The World Trade Organization (WTO) and the Biden administration are still negotiating the possibility of waiving some intellectual property (IP) obligations for COVID-19 related products. Lawmakers and activist groups are pushing Biden to propel the negotiations forward, though there has been little progress since WTO members moved to text-based negotiations for the Agreement on Trade-Related Aspects of Intellectual Property Rights (TRIPS) waiver. In anticipation of the TRIPS waiver, a South African group is already working to stand up an mRNA vaccine technology transfer hub that would coordinate training for vaccine manufacturers in developing countries.
Medicare Announces Nursing Home Vaccine Tool
Since May, Medicare and Medicaid-certified nursing homes have been required to report COVID-19 vaccine data, available on the COVID-19 Nursing Home Data website. Now, the Centers for Medicare and Medicaid Services (CMS) is addressing complaints that the data is too difficult to find by making it available on the “Care Compare” feature of Medicare.gov. With the Care Compare tool, users can compare up to three nursing homes and view vaccination rates for staff and residents. The feature also shows state and national averages compared to the facility’s rate. The tool indicates to consumers that facilities with higher vaccination rates are higher-quality facilities. Heightening accessibility to vaccine data also applies pressure for facilities to encourage their staff to get vaccinated in order to remain competitive.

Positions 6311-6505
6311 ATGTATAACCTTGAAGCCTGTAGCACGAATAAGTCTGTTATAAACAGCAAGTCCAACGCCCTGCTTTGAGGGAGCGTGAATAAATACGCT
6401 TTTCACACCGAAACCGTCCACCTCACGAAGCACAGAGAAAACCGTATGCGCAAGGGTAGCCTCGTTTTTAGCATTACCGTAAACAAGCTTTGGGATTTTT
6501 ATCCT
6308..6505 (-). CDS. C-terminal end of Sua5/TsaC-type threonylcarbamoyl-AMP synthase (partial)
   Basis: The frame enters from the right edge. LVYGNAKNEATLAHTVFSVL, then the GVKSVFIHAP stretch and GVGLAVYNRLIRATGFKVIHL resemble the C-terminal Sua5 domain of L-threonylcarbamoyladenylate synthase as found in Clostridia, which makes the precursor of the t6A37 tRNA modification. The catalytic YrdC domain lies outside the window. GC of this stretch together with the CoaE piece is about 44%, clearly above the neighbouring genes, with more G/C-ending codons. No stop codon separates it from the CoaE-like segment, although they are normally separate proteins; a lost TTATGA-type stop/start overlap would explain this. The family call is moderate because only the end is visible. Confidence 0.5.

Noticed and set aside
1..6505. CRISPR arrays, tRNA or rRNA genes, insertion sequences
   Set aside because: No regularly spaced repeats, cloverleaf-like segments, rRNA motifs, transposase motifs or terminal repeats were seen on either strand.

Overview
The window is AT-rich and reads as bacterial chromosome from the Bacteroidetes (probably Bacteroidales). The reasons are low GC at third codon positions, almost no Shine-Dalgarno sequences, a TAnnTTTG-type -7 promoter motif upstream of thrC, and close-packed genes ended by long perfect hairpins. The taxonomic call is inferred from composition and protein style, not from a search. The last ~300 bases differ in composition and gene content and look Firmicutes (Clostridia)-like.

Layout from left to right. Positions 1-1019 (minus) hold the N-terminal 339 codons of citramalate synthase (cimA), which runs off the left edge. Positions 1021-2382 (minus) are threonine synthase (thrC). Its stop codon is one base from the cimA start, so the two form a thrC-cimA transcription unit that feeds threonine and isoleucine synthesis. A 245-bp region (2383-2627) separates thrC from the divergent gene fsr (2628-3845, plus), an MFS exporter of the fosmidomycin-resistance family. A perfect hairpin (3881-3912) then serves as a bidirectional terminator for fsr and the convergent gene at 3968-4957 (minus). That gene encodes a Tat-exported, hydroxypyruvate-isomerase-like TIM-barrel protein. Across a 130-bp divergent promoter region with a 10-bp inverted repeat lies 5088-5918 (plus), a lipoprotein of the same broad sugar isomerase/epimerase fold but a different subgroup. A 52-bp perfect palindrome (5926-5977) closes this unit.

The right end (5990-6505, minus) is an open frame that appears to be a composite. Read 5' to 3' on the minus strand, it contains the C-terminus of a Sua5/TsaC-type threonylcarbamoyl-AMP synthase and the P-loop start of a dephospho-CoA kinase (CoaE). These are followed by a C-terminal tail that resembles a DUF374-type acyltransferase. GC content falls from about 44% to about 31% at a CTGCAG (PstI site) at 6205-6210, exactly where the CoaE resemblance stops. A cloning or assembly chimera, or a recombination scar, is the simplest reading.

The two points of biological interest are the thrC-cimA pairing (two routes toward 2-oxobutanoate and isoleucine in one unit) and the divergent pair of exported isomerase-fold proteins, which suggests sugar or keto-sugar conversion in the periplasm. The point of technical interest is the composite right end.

The national vaccine rate for nursing home residents is 84 percent, while staff rates lag at about 64 percent. Low staff vaccination rates are raising concern as unvaccinated nursing home staff are perpetuating infections in facilities. Specifically, Senate Finance Chair Ron Wyden (D-OR) and Special Committee on Aging Chair Bob Casey (D-PA) urged Medicare to address the issue. However, the vaccination rate of nursing home staff has only risen two percent from 62 percent since CMS issued a requirement for nursing home staff to receive vaccinations in August. The emergence of the delta variant catalyzed the regulation as nursing homes disproportionately bear the brunt of pandemic-related deaths.